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Not me Gov; how the coalition got it wrong on the Lobbying Bill

Now that the chips have settled and the Lobbying Bill has been passed, we can reflect on the fallout for the government and the third sector.

Now that the chips have settled and the Lobbying Bill has been passed, we can reflect on the fallout for the government and the third sector.

For the government

There have been very few positives. Having started with the noble intention of cleaning up lobbying, the government has strained its relationship with the third sector and introduced a poor piece of legislation that does little to tackle the concerns of the public.

Indeed, as our recent data suggests, only 15% of the general public believe that charities should be restricted in their political lobbying. This compares to 54% who believe oil and gas firms should be restricted and 62% who feel the same about the tobacco industry.

Not that oil and gas firms will be affected by the lobbying bill, particularly when, as this successful freedom of information campaign by the Guardian revealed, the Department of Energy alone employs over 20 staff from big oil and gas firms.

Another group that the public would like to see lobbying restrictions on are wealthy individuals, who also remain untouched by the Bill. As Caroline Lucas MP explains, “Big business or wealthy people like Lord Ashcroft don't influence politics through charities, small community groups or campaigning organisations. They often already gain it through family connections or social networks, or they buy it through donations to political parties.”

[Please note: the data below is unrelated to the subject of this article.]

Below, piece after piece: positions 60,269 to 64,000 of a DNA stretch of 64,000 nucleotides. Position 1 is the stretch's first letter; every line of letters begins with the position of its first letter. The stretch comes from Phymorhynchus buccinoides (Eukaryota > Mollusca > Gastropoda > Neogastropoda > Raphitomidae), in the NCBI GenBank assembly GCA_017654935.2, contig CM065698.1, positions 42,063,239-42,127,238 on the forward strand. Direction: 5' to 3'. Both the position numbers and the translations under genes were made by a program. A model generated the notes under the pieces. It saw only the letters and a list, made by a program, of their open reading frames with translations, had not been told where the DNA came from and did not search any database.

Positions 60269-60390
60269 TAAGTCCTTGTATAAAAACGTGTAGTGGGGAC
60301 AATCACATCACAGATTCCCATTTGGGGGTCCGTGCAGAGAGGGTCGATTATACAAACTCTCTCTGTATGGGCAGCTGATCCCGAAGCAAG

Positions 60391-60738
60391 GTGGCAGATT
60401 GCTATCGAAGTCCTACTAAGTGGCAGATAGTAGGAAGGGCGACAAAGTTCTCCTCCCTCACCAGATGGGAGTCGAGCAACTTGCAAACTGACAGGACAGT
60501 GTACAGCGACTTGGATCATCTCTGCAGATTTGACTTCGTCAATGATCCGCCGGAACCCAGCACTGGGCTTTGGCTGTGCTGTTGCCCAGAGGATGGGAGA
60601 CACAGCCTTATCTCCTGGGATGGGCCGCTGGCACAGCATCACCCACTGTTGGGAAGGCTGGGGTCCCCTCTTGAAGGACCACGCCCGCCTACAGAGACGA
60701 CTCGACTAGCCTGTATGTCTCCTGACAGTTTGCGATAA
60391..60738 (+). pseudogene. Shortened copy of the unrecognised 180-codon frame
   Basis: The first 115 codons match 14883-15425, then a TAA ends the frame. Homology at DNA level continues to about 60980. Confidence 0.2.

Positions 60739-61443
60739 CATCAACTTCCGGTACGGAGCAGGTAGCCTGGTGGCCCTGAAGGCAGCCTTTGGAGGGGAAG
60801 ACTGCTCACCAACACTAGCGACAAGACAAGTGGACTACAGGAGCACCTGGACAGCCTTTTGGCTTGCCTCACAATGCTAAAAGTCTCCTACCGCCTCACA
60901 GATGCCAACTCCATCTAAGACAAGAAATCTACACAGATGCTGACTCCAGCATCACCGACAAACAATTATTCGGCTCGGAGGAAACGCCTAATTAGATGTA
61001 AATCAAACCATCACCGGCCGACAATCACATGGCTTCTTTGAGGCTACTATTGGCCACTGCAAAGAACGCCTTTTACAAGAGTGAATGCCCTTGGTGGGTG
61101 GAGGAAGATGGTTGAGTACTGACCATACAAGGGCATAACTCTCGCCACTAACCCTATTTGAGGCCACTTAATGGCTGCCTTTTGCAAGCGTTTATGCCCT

For charities

The third sector pushed hard to amend the legislation on the Lobbying Bill and this was picked up in our parliamentary research. When we asked MPs which campaigns they recalled over the last six months (a question in which we usually see specific charity campaigns mentioned), 6% of Conservatives and 5% of Labour MPs spontaneously recalled “Lobbying Bill campaigning”.

One MP I spoke to recently was amazed by the huge collaborative effort the sector put into amending the legislation, but also could not understand why the coalition seemed intent on spending so much political capital on a Bill with very few benefits.

Not all MPs were impressed by the campaigning however. Commenting on a specific charity, one Lib Dem said “…One of several [charities] that blotted their copy book with me by adopting a thoughtless opposition to the Lobbying Bill.”

In hindsight, this Bill should have been seriously edited as soon as it was drafted. The relationship between the government and the third sector has been bruised, and the public will be very unlikely to believe that David Cameron has avoided his ‘next big scandal’ with this legislation.

Given that the polls are currently suggesting that this same coalition government is the most likely outcome after the next election, one hopes that it avoids such unnecessary encounters in the future.

Over the coming weeks, we will publish a report on how charities can best cope with the impact of the Lobbying Bill at the next election. Stay tuned.

 
Have you seen our latest data on how the people feel about charities lobbying politically? It's available for free here.

Do we have something in Commons? Or have we lost your vote? Leave us a comment below.

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